Planning for Hiking in Snow Conditions
If you are backcountry camping or hiking in areas with snow this summer (which looks to be just about everywhere), here are a few suggestions for how to deal with it:
- Don’t just walk on snow. Sliding and falling can have serious consequences. Kick your feet into the snow on each step to ensure a solid placement.
- If it just looks too dangerous – it probably is. Return the way you came and try again another time.
- If you have to cross a snow filled gully – first look up for avalanche/slide hazards and then look down for where you could end up. If either direction looks at all sketchy, consider bailing and trying again later. If you decide to cross - do it one at a time, watch each other and proceed very carefully.
- If you have to cross a large snow patch, keep well away from the edges – one meter minimum. The snow often melts under the surface at the edges and snow collapse here is very common and dangerous. You have no idea what is under the snow. There could be a sharp rock, a tree branch, an ankle twister, etc. Punching through snow can lead to very serious consequences. Avoid it if at all possible.
- Learn to read the snow slope like a valley and avoid the obvious drainage. There can often be a hidden stream under the snow and punching through here can be problematic.
- Pre-treat your leather outers before travelling across snow, otherwise you may experience wet feet. If your boots get soaked, try to bring them inside the tent with you overnight. Your body heat will drive moisture out of your tent making it slightly lower humidity than the surrounding outdoors which will give your boots the opportunity to dry slightly.
- Wear gaiters to avoid getting your socks wet. Wetting the tops of your socks will wick puddles down to your toes. Plus gaiters will protect your boots from ice and rock bits mixed in with the snow.
- Carry a shovel so you can clean residual snow off the tent pads. Even if you can set up your tent beside a snow pile, the melting snow will make it noticeably wetter and colder overnight.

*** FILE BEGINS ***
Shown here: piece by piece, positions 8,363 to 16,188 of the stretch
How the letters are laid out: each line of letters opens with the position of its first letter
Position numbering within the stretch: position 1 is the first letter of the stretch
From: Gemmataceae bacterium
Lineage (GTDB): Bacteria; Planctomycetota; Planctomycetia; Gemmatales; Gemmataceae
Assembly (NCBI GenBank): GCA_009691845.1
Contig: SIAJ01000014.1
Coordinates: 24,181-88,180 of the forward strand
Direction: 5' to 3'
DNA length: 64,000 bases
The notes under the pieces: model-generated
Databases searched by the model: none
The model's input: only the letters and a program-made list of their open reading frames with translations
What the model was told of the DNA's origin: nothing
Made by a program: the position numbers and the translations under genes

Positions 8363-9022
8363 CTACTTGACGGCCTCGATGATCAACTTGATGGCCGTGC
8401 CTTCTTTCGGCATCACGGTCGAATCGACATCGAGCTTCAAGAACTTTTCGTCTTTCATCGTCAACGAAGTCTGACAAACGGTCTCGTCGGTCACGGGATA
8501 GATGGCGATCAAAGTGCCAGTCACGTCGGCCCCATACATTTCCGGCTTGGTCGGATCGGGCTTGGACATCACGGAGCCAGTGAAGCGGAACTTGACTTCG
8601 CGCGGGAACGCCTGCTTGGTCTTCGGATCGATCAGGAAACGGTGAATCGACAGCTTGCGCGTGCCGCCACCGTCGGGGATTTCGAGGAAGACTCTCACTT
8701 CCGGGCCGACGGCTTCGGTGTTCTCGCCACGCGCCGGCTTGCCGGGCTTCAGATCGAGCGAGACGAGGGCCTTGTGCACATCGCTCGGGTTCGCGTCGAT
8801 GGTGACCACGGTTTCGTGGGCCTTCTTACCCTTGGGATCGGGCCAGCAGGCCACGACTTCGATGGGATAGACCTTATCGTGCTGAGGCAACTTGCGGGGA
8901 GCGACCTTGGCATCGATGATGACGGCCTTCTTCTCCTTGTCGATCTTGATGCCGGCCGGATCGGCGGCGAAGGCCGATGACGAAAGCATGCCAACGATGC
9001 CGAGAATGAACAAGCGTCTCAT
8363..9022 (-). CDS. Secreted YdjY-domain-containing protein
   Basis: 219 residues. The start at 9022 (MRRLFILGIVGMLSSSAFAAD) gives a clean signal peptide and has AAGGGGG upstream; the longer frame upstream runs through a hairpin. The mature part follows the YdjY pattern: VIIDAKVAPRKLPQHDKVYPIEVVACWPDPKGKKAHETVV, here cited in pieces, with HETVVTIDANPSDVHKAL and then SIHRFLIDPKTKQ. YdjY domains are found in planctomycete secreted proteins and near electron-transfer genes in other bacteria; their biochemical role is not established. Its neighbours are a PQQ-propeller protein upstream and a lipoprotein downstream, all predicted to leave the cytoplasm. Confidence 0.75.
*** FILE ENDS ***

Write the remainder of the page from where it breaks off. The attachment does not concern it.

- Beware the Refrigerator Effect. During the day when the sun is out, the snow is melting, and the vapors are rising and it can feel quite warm; but after the sun goes down there is a lot of moisture in the air and it condenses, cools and drops back into the low spots. This is much like the fog that falls out of your refrigerator when the door is open, hence the “Refrigerator Effect”. If you anticipate summer snow near your overnight camp consider bringing an extra insulation layer. A down puffy jacket works great for enjoying these cooler summer nights outside and can also be worn inside your sleeping bag if it gets really cold.
- Beware the sun which reflects considerably off the snow – especially really white snow. Be sure to use sunscreen liberally and reapply as needed. Make sure you get good coverage on your face and ears, including under your chin. Consider long pants and long sleeves and a buff for your neck area. Also make sure to wear UVA and UVB protection sunglasses to protect your eyes. Treat walking across snow patches like walking across glaciers and take similar sun precautions or suffer the burns.
These are just a few tips, be sure to plan accordingly in snow laden mountain terrain. Remember that it’s always better to turn back than to have an accident.
Article Contributor: Pete Minions, Assistant Manager, Norseman Outdoor Specialist